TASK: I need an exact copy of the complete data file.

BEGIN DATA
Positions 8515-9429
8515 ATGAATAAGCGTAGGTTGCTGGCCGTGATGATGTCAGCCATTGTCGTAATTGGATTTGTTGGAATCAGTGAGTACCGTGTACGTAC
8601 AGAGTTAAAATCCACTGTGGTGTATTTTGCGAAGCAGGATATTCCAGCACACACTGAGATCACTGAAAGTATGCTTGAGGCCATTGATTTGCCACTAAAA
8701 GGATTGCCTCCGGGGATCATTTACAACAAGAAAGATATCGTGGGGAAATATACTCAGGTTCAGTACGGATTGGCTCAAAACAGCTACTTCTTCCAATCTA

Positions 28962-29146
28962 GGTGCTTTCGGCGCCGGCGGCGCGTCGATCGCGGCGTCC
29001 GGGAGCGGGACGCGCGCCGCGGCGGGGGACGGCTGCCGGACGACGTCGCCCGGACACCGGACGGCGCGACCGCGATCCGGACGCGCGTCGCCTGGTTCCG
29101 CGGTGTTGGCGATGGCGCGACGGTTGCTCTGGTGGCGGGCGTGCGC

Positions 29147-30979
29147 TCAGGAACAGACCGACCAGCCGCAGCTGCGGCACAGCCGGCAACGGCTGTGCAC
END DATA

Positions 8515-9429
8515 ATGAATAAGCGTAGGTTGCTGGCCGTGATGATGTCAGCCATTGTCGTAATTGGATTTGTTGGAATCAGTGAGTACCGTGTACGTAC
8601 AGAGTTAAAATCCACTGTGGTGTATTTTGCGAAGCAGGATATTCCAGCACACACTGAGATCACTGAAAGTATGCTTGAGGCCATTGATTTGCCACTAAAA
8701 GGATTGCCTCCGGGGATCATTTACAACAAGAAAGATATCGTGGGGAAATATACTCAGGTTCAGTACGGATTGGCTCAAAACAGCTACTTCTTCCAATCTA

Positions 28962-29146
28962 GGTGCTTTCGGCGCCGGCGGCGCGTCGATCGCGGCGTCC
29001 GGGAGCGGGACGCGCGCCGCGGCGGGGGACGGCTGCCGGACGACGTCGCCCGGACACCGGACGGCGCGACCGCGATCCGGACGCGCGTCGCCTGGTTCCG
29101 CGGTGTTGGCGATGGCGCGACGGTTGCTCTGGTGGCGGGCGTGCGC

Positions 29147-30979
29147 TCAGGAACAGACCGACCAGCCGCAGCTGCGGCACAGCCGGCAACGGCTGTGCAC